Supportive care in cancer has a broad brief, defined as "The essential services required to meet a person’s physical, social, cultural, emotional, nutritional, informational, psychological, spiritual, and practical needs throughout their experience with cancer".
The supportive care in cancer team aims to add evidence for those working in supportive care in cancer to work more effectively
Recent or current supportive care in cancer projects
- Oranga Tū (a healthy stand): A kaupapa Māori co-design prostate cancer project (watch the film version of this)
- Cancer survivorship in New Zealand: Exploring the experiences, needs, impacts, facilitators and barriers to cancer survivors' return to work in New Zealand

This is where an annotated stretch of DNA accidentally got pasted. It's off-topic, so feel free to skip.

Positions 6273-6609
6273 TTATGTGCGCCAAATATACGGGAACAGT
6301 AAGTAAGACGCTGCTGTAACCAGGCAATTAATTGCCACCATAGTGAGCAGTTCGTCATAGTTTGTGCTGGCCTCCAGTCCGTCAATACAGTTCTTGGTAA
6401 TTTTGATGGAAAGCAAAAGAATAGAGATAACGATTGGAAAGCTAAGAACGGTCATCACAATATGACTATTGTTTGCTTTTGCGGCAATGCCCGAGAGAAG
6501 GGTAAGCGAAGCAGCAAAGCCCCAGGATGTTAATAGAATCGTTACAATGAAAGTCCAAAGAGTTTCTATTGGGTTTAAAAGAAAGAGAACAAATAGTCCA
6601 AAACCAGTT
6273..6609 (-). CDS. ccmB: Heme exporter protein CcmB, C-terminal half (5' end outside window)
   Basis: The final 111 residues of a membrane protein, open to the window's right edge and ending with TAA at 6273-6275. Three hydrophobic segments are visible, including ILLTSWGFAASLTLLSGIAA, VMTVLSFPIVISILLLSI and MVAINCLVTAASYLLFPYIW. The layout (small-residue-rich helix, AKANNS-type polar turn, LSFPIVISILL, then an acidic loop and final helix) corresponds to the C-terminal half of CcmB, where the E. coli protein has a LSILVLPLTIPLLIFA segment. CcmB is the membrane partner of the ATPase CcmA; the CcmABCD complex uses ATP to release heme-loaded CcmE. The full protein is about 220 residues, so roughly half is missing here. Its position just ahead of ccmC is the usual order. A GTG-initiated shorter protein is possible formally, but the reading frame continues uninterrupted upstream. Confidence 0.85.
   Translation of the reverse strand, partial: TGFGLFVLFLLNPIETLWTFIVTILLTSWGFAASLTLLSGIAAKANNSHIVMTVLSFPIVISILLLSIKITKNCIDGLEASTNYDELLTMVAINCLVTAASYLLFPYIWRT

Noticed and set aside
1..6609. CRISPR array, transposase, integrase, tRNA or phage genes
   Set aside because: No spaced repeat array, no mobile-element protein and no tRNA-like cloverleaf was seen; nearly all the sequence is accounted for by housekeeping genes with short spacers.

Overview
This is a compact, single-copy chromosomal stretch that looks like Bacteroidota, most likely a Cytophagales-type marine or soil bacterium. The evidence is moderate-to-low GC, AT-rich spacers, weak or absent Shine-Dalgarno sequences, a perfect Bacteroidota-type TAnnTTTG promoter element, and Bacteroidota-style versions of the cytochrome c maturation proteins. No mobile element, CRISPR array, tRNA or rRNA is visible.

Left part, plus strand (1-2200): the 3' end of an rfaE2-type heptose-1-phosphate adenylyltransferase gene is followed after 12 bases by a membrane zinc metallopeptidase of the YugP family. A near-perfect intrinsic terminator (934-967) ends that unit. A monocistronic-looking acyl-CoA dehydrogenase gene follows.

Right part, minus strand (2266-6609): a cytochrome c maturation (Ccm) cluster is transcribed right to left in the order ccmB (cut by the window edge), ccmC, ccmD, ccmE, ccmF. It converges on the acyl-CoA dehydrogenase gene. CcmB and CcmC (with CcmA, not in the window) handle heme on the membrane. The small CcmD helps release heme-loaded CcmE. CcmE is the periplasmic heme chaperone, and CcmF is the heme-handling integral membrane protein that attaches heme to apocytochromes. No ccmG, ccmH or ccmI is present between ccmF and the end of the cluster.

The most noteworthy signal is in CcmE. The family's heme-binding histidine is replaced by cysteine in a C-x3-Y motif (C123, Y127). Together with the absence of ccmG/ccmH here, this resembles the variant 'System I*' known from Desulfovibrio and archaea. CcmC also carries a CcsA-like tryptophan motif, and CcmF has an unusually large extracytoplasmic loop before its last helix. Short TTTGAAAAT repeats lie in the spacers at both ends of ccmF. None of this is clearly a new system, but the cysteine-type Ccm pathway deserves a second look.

- Exploring New Zealanders’ views on the euthanasia debate: Which reasons do they think are important and how do they think these reasons should apply?
- Understanding supportive care needs of Māori cancer survivors
- A study of cancer supportive care programmes and services in New Zealand
Supportive care in cancer research team
- Dr Richard Egan Associate Professor
- Dr Jerram Bateman Research Fellow
- Dr Karyn Maclennan Research Fellow (Ngāi Tahu Research Unit)